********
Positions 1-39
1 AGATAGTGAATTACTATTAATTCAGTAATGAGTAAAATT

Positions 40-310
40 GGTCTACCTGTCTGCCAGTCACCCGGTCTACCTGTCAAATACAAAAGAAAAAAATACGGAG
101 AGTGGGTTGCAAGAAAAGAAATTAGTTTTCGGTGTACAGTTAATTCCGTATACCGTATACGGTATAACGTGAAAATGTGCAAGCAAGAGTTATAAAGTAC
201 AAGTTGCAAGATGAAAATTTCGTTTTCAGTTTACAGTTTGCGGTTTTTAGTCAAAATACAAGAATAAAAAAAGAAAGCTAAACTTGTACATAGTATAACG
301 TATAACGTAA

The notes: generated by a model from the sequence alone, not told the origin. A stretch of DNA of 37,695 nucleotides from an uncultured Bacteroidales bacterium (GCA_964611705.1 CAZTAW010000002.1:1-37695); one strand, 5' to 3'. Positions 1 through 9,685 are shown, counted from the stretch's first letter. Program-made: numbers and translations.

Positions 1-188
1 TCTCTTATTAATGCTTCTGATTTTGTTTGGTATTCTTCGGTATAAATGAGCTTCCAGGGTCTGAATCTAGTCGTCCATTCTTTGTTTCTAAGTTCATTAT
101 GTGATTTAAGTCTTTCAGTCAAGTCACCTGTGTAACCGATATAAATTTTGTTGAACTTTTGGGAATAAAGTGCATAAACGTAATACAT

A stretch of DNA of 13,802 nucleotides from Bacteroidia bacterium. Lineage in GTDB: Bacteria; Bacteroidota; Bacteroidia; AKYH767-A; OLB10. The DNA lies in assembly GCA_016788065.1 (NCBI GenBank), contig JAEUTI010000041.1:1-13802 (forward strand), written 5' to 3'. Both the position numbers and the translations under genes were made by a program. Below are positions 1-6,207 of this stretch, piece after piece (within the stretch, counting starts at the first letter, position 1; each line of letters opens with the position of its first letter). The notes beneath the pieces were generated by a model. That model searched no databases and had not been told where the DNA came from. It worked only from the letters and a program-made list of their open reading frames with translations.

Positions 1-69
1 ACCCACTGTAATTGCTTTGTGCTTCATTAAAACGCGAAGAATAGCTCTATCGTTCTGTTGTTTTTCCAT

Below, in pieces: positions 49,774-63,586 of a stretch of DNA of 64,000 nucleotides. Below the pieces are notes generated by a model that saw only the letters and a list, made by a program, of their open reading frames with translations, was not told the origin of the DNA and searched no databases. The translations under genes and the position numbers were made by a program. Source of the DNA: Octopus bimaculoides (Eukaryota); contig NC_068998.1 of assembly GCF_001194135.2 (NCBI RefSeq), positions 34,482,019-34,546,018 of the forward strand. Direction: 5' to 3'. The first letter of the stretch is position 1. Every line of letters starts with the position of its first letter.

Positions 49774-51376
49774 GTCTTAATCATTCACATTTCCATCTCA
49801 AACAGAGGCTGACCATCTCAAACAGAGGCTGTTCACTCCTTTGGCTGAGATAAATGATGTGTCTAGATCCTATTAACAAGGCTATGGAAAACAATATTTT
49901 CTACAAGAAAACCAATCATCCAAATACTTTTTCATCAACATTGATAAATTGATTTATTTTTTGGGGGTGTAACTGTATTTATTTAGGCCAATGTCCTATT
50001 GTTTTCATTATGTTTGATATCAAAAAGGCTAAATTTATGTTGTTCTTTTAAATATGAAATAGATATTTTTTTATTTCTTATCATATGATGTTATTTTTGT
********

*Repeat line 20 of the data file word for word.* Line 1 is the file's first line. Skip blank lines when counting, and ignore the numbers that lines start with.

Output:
50001 GTTTTCATTATGTTTGATATCAAAAAGGCTAAATTTATGTTGTTCTTTTAAATATGAAATAGATATTTTTTTATTTCTTATCATATGATGTTATTTTTGT